Just following those three “rules” will tighten up your descriptions a great deal; I think you’ll find they help you observe more details, too.  What other things have you learned from these first few times observing?  What about former students in the class?  Does anyone have any other ideas about description they’d like to pass on?  We’d love to hear them . . .


Why Does History Have Such a Bad Rap?

   Posted by: Jill White    in Uncategorized

Since for some reason I cannot access D2L, which is where the bulk of my work needs to be done, I figured it was a good time to come and ramble about something that has been on my mind since I’ve been teaching, but has been weighing heavily these last few weeks. 

It seems like whenever I ask students, either in class or my office or just in casual conversation about something that happened in the past (ranging from the 1990s to before 10,000 BCE), I get blank stares or comments such as “I don’t know; I always hated history.”  Hated history?  What could that possibly mean?

How can one hate the entire span of time before one existed?  Does it mean one hates all of the people that existed that lived before you?  Why?  Because their lives are too incomprehensible?  But surely that can’t apply to people living in the 1980s?  What did they do to deserve being hated by vast legions of high school and college students? 

No, you say, it isn’t that you hate the actual people.  Then what is it you hate?  I mean, hate is such a strong word.  Do you hate that time is passing?  Seems strange, for such young people to be worrying about that.  Do you hate that exciting things keep happening and you weren’t there to witness them?  Is it kind of like missing a great party? 

Finally we narrow it down – it isn’t history everyone hates; it was history class.  Why do so many conflate (confuse) the two things?  If people have an astronomy class they don’t like, they don’t start hating stars.  But for some reason, nearly every 20-something I’ve had this discussion with over the last 10 years truly believes he or she does not like history because they had a bad experience with how history was taught in grade school or a college class. 

And I agree.  (About grade school I mean; there is such tremendous variety in the way college history classes are taught that I wouldn’t dare generalize.  So if you don’t like the one you are in, check out some other ones.)  But about grade school, I remember how horrible history classes were.  The textbooks were just awful.  They were all about battles and war strategies.  We were required to memorize each general’s movements in all of the major wars, and we were required to regurgitate the dates of the sinking of battleships and I’m not surprised that many people come away from those classes thinking that history is just “one damn war after another,” to paraphrase a great man.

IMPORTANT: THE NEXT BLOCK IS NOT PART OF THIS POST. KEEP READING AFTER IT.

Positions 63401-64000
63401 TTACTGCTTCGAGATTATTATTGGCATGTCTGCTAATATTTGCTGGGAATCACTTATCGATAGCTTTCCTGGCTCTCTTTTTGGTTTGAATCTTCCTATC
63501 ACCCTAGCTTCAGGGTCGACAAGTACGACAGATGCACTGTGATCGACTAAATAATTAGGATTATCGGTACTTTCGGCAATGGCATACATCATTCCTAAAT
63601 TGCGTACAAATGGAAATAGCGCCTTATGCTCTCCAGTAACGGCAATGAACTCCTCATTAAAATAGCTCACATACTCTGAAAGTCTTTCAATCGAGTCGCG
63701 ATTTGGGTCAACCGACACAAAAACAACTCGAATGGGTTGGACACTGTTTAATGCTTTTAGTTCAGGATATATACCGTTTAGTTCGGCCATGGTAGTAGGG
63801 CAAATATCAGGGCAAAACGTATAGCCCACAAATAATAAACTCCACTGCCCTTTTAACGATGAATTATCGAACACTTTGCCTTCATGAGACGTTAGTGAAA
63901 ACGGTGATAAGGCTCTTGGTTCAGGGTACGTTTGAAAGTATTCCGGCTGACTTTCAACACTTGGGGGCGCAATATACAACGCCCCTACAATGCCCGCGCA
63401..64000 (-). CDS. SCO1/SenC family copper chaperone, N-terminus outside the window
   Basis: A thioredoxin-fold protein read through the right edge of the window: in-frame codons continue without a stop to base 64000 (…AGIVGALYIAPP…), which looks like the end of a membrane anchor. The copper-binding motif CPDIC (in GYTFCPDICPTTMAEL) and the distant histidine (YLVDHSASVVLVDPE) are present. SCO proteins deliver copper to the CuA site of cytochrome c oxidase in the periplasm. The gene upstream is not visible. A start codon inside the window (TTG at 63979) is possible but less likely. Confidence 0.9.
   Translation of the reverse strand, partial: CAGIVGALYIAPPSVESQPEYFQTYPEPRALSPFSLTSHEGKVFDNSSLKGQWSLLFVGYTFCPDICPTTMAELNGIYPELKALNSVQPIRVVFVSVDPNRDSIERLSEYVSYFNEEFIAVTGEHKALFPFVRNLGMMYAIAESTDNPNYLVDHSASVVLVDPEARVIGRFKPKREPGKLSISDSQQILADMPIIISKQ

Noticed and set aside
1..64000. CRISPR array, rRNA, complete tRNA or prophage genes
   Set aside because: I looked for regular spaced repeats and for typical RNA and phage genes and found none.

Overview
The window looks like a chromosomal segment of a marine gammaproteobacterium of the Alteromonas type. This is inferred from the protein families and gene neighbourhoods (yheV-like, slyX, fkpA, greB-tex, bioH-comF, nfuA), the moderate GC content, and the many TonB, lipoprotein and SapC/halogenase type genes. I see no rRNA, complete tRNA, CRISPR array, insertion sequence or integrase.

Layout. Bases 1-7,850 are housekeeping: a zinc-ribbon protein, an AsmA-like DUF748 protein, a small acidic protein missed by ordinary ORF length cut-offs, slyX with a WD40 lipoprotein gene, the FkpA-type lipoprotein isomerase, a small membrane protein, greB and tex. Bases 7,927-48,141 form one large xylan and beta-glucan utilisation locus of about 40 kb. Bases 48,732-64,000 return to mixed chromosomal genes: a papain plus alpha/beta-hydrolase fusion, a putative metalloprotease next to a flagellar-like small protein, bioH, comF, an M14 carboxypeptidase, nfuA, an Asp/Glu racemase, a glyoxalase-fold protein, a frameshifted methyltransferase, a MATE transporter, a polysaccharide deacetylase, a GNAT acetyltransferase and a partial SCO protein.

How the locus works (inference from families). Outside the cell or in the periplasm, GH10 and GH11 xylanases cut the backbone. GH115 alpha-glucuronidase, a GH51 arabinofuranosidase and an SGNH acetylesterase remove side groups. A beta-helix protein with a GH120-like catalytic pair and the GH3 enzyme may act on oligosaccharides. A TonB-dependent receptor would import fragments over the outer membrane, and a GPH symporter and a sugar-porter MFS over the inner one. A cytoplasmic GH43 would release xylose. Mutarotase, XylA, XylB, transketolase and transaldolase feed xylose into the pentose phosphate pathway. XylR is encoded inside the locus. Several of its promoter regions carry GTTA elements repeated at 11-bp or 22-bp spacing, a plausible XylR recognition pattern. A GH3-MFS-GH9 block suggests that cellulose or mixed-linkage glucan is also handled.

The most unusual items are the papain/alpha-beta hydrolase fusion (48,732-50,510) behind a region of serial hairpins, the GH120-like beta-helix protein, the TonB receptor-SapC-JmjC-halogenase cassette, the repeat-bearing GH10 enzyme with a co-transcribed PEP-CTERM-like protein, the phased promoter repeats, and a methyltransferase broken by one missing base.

But if you limit yourself to what you were forced to memorize in gradeschool (if indeed your instruction was as poor as mine was), then you are cheating yourself of not only some of the most fascinating things you could possibly ever learn, but also some of the most important. 

There are so many ways to learn more about history.  You can always take classes, of course, and read biographies and scholarly articles and books. 

But one of my favorite way to fill in gaps in my knowledge and to soak up details of a period and a place is to read historical fiction.  It has to be good, obviously; try to find out if other people think highly of how well researched the book is.  You don’t want to delve into a book, learn a whole bunch of things about a historical era and then find out it was all wrong!  Been there, done that.  It isn’t fun.  So, for example, stay away from Diana Gabaldon after the second book.  Success must have gone to her head and she flat out quit doing any reasonable attempt at research.

The absolute queen of the historical novel is Dorothy Dunnett.  But she’s pretty heavy.  You might want to start with something a little less intense, like Iain Pear’s An Instance of the Fingerpost, or Connie Willis’ The Domesday Book, which is about time travel to England during the plague.  For alternate history that will still teach you a lot of real history and political theory and that is laugh-out-loud funny, try Eric Flint’s Ring series, which begins with 1632.  If anyone shows any interest at all, I will make more recommendations. 

Knowing history is important for so many reasons – it makes your head a more interesting place to live; it makes you look like you know what you are talking about; you actually know what you are talking about; you are not doomed to make the same mistakes over and over again; you are able to see patterns unfolding over vast periods of time, instead of being limited to just your own lifetime and maybe that of your parents; it is what separates the truly educated from the merely trained . . . I’m sure I can think of many more!